Rhode Island is a case in point. The state has been in the grips of an extreme affordable housing shortage for at least a decade. According to the United States Department of Housing and Urban Development, between 2015 and 2016, Rhode Island had the second-highest increase of individuals who experience homelessness, at 22 percent, and the third-highest increase of chronically homeless individuals, at 24 percent.

“The folks we work with are almost exclusively homeless,” says Megan Smith, of Warwick’s House of Hope Community Development Corporation. “The exceptions are people who are marginally housed, but are using sign-flying to make their rent or pay their utilities or to cover necessities like toilet paper.”

The profile of extreme poverty rose in the early spring of 2016, when the Rhode Island ACLU successfully challenged a Cranston anti-panhandling ordinance as a First Amendment violation. The case settled in federal court in April of that year: Cranston rescinded the ordinance and the plaintiff, Michael Monteiro, a disabled man who was not homeless but panhandled to make ends meet, was awarded $1,500. In response, Warwick and Johnston stopped enforcing their anti-panhandling ordinances. An attempt to enact a similar ban in Newport fizzled. The panhandlers — also called sign-flyers — began to take up public space.

That prompted the Cranston City Council to try again, reframing the issue as a concern for the well-being of poverty-stricken citizens as pedestrians. The new version prohibits motorists from receiving or passing money or literature from a pedestrian in the road or on a median.

“We heard testimony from police that it’s only a matter of time before someone steps into the street and gets hit by a car,” City Council President Michael Farina says. “We don’t want to wait until something terrible happens before we act.”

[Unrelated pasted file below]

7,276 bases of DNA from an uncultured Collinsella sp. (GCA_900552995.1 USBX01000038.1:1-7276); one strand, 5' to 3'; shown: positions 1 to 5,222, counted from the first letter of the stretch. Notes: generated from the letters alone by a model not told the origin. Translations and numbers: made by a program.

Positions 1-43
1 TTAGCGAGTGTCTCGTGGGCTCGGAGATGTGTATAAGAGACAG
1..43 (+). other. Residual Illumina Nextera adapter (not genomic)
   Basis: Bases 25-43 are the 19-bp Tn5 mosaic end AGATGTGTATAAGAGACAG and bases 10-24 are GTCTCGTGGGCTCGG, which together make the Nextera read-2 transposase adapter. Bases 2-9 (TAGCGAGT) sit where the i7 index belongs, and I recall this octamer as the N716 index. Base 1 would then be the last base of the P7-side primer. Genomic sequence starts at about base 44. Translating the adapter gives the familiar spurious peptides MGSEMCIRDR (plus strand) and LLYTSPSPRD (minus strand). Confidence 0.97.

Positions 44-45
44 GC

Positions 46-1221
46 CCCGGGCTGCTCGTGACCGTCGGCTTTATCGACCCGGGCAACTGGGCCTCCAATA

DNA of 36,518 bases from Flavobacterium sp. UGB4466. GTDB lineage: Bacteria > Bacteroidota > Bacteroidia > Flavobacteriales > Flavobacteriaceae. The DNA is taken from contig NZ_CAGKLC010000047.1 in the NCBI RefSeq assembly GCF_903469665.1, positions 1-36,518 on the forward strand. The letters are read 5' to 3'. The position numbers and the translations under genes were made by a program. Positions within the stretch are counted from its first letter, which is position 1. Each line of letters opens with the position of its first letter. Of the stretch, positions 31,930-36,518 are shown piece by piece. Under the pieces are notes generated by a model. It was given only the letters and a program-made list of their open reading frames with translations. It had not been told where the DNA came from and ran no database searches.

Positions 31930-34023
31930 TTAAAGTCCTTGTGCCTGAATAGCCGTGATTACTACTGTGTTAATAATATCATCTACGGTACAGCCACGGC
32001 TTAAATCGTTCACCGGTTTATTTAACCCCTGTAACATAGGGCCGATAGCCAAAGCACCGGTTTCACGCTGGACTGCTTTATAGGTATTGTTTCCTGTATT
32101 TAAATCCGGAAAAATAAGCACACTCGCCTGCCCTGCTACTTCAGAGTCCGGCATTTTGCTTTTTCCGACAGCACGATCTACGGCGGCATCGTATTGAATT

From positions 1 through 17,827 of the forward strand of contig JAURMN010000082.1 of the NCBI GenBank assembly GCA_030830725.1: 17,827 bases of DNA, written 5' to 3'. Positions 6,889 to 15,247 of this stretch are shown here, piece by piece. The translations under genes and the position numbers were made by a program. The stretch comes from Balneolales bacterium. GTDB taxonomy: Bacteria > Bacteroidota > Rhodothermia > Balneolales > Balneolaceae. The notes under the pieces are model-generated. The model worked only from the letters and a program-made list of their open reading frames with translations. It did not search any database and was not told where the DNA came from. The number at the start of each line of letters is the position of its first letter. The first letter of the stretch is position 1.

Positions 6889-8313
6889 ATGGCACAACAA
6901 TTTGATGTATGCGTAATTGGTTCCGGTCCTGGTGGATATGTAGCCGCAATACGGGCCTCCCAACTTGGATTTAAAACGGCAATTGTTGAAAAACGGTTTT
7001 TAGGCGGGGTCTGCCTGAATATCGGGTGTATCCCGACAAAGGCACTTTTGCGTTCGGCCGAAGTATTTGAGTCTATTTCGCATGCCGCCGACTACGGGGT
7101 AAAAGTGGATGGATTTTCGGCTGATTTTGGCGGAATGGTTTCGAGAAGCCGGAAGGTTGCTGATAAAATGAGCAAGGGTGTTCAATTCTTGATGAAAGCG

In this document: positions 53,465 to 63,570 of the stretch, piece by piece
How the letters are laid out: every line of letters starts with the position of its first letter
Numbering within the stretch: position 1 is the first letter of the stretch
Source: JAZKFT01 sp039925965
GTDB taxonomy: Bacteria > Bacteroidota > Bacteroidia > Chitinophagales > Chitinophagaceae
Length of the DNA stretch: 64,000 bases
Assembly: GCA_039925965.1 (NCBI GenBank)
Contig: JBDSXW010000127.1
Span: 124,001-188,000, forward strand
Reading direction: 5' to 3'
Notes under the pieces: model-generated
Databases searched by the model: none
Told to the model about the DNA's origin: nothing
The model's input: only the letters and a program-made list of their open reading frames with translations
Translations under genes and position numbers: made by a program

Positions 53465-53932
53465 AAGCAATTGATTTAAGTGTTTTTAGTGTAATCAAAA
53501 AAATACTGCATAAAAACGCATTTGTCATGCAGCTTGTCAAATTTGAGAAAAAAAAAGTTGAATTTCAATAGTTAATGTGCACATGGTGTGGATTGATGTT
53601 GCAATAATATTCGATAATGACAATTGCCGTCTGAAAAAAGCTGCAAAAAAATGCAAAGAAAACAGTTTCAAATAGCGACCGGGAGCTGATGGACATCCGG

Likewise, two state lawmakers — Cranston Democratic Representative Charlene Lima and Coventry Republican Representative Robert Nardolillo — offered bills in the last session to enact a statewide ban on panhandling. Lima’s bill, for example, puts the onus on motorists and passengers, prohibiting them from stopping in “an active lane of travel” to give a pedestrian “any item including money or other valuables.”

“The courts have said we cannot impede people’s First Amendments rights, but it’s clear that we have the right to pass traffic laws to keep our roads safe,” Lima says.

In 2015, a United States Supreme Court ruling struck down a Gilbert, Arizona, ordinance imposing limits on signs with religious content. This led federal courts nationwide to apply a strict standard to laws that regulate speech by content. Municipal anti-panhandling ordinances in Colorado, Massachusetts, Florida and Maine fell. Steven Brown, executive director of the Rhode Island ACLU, says these latest iterations “are just as unconstitutional as the earlier versions.”

Asking for money is a protected form of speech — whether it’s a political party calling your home or an entrepreneur launching a GoFundMe campaign. Again, the ACLU filed suit against Cranston.

“Everyone sees this happening and they never give it a second thought,” Brown says. “It doesn’t change because you are asking people on street corners. There has always been selective enforcement. These laws are clearly aimed at poor people, even though the consequences can flow to other groups. There are better ways to help the poor.”

In October, Amos House launched a program to do that. A Hand Up, a partnership between the social service agency and the city of Providence, offers $50-a-day jobs collecting litter on city streets to extreme low-income and homeless individuals. Amos House also connects its workers to housing, mental health and other social services. President and CEO Eileen Hayes modeled it after a similar program in Albuquerque. The city and the Rhode Island Foundation seeded it with $175,000 in grants for supervisors, cash payments and equipment. As of May, 185 men and women have joined the cleaning crews. There is a waiting list of eighty.

While officials argue about whether panhandling is a traffic safety issue or an income issue or a homelessness issue or a free speech issue, a man who only identifies himself by the initial J. wonders, “Why are they using police resources to harass and arrest us? We’re just trying to make a couple of bucks. The reality is, you might make $30 — enough to survive the night,” he says.

“I’ve been thinking about flying a sign that says, ‘I’m homeless. Still human.’ ”